Odeta Kushi, deputy chief economist at First American

Q: Over the past two months, the average 30-year fixed mortgage rate has fallen from October's high of 8.03% to 6.66% as of Thursday. In your view, what does it mean for the U.S. housing market?

Lower rates have a dual impact on the housing market – alleviating the rate lock-in effect for potential sellers and improving affordability, all else held equal, for potential buyers. If mortgage rates continue to fall gradually, the housing market may improve in 2024.

Q: As mortgage rates started to spike in 2022, the number of new listings entering the market sharply declined. Some analysts refer to it as a lock-in effect: Homeowners who would typically sell their homes and purchase something new are opting to stay put instead of dealing with a higher mortgage rate and increased monthly payments. Is the peak "lock-in effect" now behind us? Do you anticipate a soon-to-come recovery in new listings?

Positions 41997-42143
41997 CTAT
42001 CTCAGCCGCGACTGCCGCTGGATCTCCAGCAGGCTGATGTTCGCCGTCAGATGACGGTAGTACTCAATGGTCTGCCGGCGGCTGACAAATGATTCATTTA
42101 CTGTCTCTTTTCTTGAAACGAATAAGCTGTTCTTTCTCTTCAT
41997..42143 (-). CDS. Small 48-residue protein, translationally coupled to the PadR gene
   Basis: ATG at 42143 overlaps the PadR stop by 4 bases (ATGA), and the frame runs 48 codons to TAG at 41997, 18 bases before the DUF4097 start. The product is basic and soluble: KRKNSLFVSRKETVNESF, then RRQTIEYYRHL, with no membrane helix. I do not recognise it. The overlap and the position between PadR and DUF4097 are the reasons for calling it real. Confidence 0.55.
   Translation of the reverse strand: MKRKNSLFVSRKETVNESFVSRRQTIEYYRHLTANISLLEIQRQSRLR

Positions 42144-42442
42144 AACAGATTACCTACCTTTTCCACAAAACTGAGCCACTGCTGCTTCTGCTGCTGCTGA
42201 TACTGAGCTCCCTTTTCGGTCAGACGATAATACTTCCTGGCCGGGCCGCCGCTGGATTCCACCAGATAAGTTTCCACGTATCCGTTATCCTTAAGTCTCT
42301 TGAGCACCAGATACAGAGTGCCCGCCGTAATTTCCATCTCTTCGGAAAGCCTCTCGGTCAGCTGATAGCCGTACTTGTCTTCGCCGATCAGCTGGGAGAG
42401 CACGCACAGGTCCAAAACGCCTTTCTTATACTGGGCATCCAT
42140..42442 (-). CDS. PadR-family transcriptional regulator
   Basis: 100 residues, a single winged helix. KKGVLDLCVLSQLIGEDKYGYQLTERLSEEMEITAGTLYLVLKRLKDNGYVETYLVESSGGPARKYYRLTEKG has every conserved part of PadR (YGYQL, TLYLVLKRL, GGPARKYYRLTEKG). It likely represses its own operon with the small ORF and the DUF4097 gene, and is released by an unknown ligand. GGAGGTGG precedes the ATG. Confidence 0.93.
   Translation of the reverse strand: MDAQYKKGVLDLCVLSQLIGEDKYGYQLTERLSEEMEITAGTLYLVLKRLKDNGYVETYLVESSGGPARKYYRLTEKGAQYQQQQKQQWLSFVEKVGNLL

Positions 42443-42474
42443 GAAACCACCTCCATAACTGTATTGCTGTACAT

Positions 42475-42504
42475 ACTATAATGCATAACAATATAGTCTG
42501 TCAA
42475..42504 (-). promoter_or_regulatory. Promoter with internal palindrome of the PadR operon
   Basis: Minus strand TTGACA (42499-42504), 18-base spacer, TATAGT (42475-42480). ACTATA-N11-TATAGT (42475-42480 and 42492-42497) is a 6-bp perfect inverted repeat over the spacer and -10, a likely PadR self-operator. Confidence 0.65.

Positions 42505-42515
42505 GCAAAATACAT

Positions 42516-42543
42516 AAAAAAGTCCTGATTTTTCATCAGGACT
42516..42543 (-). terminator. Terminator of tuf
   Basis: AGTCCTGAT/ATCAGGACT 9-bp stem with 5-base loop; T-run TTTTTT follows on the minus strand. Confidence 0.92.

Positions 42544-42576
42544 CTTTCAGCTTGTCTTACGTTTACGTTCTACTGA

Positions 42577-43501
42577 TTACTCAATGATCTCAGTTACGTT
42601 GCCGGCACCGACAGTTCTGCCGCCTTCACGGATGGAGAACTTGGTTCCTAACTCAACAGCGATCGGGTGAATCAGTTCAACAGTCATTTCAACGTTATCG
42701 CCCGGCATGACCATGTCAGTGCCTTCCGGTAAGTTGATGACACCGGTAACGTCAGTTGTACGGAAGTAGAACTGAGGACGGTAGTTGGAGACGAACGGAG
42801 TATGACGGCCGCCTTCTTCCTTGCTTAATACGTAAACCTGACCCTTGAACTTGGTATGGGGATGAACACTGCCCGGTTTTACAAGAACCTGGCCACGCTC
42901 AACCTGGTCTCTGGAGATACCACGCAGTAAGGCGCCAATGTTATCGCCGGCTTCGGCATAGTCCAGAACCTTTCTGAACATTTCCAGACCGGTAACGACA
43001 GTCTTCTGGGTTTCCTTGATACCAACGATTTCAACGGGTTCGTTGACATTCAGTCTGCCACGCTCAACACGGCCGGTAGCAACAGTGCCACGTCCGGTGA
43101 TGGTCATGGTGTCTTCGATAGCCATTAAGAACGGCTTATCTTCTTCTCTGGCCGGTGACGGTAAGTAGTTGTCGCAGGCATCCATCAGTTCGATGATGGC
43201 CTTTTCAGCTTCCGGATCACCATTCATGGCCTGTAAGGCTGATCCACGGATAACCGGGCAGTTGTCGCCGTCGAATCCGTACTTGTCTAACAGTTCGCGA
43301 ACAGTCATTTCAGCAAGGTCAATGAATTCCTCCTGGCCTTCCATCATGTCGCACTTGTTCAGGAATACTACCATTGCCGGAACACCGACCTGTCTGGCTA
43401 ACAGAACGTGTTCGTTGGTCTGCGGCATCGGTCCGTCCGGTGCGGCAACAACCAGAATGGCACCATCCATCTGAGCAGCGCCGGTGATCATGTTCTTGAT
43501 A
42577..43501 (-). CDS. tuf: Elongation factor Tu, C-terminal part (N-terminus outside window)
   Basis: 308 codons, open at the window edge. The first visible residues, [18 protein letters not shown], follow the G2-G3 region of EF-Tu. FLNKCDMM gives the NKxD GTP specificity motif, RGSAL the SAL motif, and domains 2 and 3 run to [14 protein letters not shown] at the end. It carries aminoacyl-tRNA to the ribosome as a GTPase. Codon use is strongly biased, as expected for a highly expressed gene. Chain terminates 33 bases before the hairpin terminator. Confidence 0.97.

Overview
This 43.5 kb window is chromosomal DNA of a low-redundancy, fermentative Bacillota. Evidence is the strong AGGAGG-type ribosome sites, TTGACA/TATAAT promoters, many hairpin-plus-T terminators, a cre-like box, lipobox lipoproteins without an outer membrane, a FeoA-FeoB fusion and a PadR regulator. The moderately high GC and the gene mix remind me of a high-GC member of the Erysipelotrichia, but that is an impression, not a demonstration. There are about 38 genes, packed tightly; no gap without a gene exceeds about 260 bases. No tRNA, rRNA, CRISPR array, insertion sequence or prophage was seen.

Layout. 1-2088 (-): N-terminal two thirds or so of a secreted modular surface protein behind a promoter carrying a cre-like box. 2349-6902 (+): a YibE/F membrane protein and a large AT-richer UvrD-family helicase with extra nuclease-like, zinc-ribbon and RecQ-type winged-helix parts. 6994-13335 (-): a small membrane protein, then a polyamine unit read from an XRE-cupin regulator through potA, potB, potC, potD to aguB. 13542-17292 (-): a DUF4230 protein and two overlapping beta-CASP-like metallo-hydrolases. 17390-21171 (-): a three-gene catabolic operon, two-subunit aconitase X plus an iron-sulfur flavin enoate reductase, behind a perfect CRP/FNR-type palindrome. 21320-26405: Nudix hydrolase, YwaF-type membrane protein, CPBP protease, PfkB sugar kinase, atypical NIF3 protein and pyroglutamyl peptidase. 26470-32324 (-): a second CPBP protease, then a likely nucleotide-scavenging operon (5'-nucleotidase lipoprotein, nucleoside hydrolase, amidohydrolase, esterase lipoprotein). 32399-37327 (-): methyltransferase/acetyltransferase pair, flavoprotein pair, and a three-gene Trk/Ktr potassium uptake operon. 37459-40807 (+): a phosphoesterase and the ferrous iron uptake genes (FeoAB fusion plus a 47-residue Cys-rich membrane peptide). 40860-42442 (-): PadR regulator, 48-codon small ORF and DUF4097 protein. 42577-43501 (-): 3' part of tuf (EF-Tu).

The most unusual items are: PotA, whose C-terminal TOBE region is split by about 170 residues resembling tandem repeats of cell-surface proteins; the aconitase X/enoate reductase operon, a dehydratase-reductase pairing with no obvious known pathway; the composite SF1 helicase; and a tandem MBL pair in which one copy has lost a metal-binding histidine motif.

A lack of supply will continue to limit housing market potential, as approximately 90% of homeowners with a mortgage have an interest rate at or below 6%. If rates remain above 6% in 2024, as consensus forecasts predict, there is limited incentive for homeowners to sell if it will cost them more each month to borrow the same amount of money. However, recent declines in the average 30-year fixed mortgage rate, combined with indications from the Federal Reserve that the monetary tightening cycle has peaked and that rate cuts are possible next year, means that the housing market is poised to strengthen in 2024. A significant rebound is unlikely, but modest improvement in the number of new listings and the pace of home sales are expected.